The socio-demographic dimensions of energy poverty: a case study from Bytom, Poland

even high income households qualify as living in fuel poverty when they need to spend more than 10% of their earnings on energy bills ( Boardman 1991 ; Legendre & Ricci 2015 ). The phenomenon wherein better-off households that are not in fact fuel poor nevertheless benefit from public support programmes that target fuel poverty is called ‘leakage’. Leakage calls into question the methodological approach of many governmental programmes and projects based in the UK and in other countries, where implementation of the 10% income definition of fuel poverty creates the

Open access
Measuring dynamic public transit accessibility to local centres in Warsaw

accessibility, these mostly occurring within the large-panel system-built settlements with high population density, which are found to the north of Warsaw. These challenges are commonly recognised in Poland ( Rybka, Kozlowski, & Plewako 2007 ; Majewski and Beim 2008 ) and other Central and Eastern European countries ( Melgaard et al. 2007 ). Due to the small area of coverage of the 30-minute travel time layer, the public transport system can be described as insufficient. Although the public transport modal share is relatively high in Warsaw, the constant occurrence of

Open access
Fields of spatial research on urban areas in the context of organisational solutions to new forms of transportation

. The results are, of course, not certain and obvious: the number of cars should decrease significantly: it could be as many as 9 out of each 10 cars could be removed. Under the same conditions the volume of car travel should increase between 6 and 89% depending on whether the system is configured with or without high capacity public transport. The new model of the transportation system will (according to the report) completely remove on-street parking and up to 80% of off street parking ( CPB Report 2015 : 5). These results are reached on the basis of certain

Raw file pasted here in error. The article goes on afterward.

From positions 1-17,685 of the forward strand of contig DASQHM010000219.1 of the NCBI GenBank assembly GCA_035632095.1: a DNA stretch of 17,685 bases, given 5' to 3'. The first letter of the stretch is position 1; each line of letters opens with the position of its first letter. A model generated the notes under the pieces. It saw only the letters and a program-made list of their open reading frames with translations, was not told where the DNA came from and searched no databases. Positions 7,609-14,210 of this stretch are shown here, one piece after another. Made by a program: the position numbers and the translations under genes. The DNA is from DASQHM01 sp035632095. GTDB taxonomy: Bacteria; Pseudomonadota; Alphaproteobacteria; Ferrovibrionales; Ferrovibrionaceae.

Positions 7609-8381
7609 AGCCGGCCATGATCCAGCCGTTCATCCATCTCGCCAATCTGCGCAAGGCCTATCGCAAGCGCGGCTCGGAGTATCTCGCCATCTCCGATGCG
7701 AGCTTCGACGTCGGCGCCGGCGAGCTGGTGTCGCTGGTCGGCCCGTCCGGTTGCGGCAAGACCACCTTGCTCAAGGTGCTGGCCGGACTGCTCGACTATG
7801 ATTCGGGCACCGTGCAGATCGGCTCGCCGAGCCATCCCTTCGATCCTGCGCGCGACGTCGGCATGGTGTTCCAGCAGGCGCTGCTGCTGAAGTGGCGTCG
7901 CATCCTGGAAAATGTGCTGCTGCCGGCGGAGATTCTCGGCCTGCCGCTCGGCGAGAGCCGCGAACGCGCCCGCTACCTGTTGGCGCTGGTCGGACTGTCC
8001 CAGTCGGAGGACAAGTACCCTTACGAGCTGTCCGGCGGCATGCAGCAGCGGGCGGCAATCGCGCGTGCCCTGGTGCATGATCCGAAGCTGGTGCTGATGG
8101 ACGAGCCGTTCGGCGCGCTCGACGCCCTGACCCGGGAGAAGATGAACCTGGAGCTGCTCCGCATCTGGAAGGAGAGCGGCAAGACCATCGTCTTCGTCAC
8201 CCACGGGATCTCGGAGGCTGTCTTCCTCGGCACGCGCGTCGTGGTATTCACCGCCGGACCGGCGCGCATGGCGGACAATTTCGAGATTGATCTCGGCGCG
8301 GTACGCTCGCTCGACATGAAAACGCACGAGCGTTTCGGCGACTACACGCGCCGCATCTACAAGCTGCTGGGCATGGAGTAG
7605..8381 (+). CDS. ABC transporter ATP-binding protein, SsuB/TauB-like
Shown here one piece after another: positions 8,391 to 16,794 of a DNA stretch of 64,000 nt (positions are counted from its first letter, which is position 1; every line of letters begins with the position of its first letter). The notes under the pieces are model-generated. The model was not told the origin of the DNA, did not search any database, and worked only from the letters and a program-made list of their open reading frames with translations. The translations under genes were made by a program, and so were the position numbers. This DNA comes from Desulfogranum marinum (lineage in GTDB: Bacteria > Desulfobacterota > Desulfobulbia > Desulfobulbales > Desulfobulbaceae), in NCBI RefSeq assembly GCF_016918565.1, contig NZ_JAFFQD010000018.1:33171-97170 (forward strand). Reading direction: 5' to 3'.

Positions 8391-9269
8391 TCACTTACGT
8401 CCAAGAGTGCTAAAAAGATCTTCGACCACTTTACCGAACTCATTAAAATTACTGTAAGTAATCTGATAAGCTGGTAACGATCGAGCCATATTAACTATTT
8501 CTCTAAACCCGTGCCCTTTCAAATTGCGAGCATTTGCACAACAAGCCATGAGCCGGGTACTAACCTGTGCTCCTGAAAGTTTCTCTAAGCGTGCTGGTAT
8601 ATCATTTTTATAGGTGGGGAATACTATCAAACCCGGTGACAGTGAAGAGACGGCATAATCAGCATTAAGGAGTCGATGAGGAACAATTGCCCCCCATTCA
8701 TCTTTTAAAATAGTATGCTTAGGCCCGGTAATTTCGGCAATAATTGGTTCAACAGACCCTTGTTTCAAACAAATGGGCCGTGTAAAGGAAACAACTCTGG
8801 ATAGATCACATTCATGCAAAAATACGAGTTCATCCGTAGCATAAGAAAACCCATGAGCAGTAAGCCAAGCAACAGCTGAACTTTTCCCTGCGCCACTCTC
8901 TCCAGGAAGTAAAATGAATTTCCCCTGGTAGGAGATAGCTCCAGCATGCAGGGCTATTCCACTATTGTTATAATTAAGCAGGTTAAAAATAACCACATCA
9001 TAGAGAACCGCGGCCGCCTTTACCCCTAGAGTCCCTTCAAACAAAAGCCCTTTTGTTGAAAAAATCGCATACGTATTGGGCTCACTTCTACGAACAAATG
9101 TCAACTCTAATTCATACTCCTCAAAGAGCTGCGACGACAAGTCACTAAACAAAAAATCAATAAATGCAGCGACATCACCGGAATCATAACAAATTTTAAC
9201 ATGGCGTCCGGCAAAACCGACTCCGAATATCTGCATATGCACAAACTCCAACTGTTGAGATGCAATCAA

Open access
”Katowice effect”? Regeneration of the site of the former Katowice coal mine through prestige cultural projects

by overambitious intentions on the part of project initiators or developers, and by high financial risk Facilitate the physical restructuring of urban areas (introducing and promoting new land uses and infrastructure) Planning of individual elements rather than integrated urban systems Assist older cities previously dependent on declining industries to diversify their economic base Prestige projects often entail the diversion of scarce public sector resources away from welfare-related needs (such as social housing, education and social

Open access
Closed circulation loops in historic buildings. Cultural diagnosis as one of the major factors in a contemporary designer’s workshop

( Dalla Mora et al. 2015 ). Currently, when civilisation is confronted with a barrier of resource scarcity, a shrinking level of not just fossil energy sources but of other resources as well, there is a need to remodel the curricula of design education and move first from linear autonomous solutions to interdisciplinary and then circular ones ( Ryńska 2016 ). This different approach to the design process should include the use of external environmental parameters specific to each given location. It is also strongly connected with the emerging theme of the circular

Open access